‘The Hangover III’
The Wolfpack is back, and unfortunately they have nothing new to offer. Granted, I didn’t think the first movie “The Hangover” was really that great – though I’m told it was. The sequel was worse. The third and final film “The Hangover III” falls right in the middle.
The boys are still up to their same old shenanigans. And though there isn’t a wedding or bachelor party, their tomfoolery continues as Phil (Bradley Cooper) and Stu (Ed Helms) convince Alan (Zach Galifianakis) to check himself into a rehabilitation center – a center in Arizona that apparently caters to wealthy, self-absorbed man children like Alan – after Alan’s father passes away and an incident occurs involving Alan, a giraffe and a short freeway underpass. But of course, they run into trouble along the way.
It appears their old friend Mr. Chow (Ken Jeong) has ripped off wealthy mob boss Marshal (John Goodman) of roughly $21 million in gold bars. Unfortunately for the Wolfpack, Alan is Mr. Chow’s friend and pen pal, so Marshal threatens to kill Alan’s brother-in-law, Doug (Justin Bartha), unless they find Mr. Chow. A series of unfortunate events and mishaps follows that involve Mr. Chow’s seemingly ruthless pursuit of money and humor.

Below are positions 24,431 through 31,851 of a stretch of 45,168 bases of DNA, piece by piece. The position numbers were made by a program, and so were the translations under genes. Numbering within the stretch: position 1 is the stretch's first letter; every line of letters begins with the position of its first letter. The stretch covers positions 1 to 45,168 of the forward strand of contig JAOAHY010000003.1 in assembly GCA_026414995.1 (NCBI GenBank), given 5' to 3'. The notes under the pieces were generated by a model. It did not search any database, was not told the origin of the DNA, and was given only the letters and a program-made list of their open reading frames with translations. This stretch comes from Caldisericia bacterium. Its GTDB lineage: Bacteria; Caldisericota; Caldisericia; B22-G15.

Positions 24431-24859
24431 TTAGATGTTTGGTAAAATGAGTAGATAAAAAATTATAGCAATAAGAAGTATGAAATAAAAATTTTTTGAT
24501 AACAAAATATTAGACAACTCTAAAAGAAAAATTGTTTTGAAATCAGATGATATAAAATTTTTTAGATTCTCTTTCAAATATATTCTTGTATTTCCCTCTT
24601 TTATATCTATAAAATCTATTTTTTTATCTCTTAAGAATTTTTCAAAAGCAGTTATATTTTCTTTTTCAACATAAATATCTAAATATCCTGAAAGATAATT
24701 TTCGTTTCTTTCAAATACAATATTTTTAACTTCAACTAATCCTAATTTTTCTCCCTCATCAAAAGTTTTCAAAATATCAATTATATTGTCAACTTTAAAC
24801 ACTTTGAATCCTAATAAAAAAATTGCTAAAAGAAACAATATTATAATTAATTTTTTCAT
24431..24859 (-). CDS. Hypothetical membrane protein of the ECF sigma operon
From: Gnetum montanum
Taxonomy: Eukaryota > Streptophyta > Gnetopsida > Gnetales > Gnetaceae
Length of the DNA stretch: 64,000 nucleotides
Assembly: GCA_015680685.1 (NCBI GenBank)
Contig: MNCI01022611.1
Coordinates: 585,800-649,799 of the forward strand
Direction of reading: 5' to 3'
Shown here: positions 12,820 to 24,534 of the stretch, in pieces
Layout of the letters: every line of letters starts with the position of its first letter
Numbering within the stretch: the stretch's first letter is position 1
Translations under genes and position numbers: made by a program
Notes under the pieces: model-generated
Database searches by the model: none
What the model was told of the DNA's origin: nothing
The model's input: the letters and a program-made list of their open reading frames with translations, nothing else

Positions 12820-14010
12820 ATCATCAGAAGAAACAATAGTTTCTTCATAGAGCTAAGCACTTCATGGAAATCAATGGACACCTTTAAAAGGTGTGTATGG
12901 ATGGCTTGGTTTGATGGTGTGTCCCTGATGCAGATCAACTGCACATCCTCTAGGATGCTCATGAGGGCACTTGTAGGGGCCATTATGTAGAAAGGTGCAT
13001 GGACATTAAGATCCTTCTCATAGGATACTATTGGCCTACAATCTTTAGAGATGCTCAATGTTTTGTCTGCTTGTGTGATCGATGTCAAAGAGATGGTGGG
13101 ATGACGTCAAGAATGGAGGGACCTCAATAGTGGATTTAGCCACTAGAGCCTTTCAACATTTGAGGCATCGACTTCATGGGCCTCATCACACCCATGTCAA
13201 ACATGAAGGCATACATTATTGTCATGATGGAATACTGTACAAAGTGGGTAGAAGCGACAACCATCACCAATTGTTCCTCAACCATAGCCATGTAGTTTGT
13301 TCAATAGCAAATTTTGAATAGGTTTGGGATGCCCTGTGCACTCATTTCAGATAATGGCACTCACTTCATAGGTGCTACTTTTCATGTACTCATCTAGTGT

The gang is able to contact Mr. Chow and meet up with him in Tijuana. However, they’re duped into helping Chow and get themselves into even more trouble with Marshal.
Chow, of course, is long gone by the time Marshal catches up with the Wolfpack, but they’re given another chance to save their friend’s life and find Chow.
Their adventure leads them back to the one place Stu swore he’d never return, Las Vegas. Fortunately for the audience, once the crew finally arrives in Sin City the movie becomes much more entertaining.
Alan falls in love with a pawn shop employee Cassie, played by the always hilarious Melissa McCarthy, and the pair show the world how not to flirt.
Finally, they locate Mr. Chow at Caesar’s Palace where he’s having a drug-induced, escort-filled party; however, they weren’t exactly invited. So, Alan and Phil devise a plan to gain entrance to the suite, and of course everything goes wrong.
After a chase worthy of soon-to-come “Fast and the Furious XI,” Stu is able to bring down Mr. Chow with the help of his limo.
Sure, “The Hangover III” had a few laughs, but really it wasn’t worth the price of admission.
The funniest part of the entire movie is after the credits are finished rolling. The humor no longer had the impact of the first movie, but rather it felt forced. Jeong was hilarious, but that was pretty much it. Galifianakis’ Alan was no longer the breath of comedic air that he had been, but instead his character was uncomfortable. I would certainly wait for this film to come out on Netflix.
“The Hangover III” is rated R for pervasive language including sexual references, some violence and drug content, and brief graphic nudity.
‘Star Trek Into Darkness’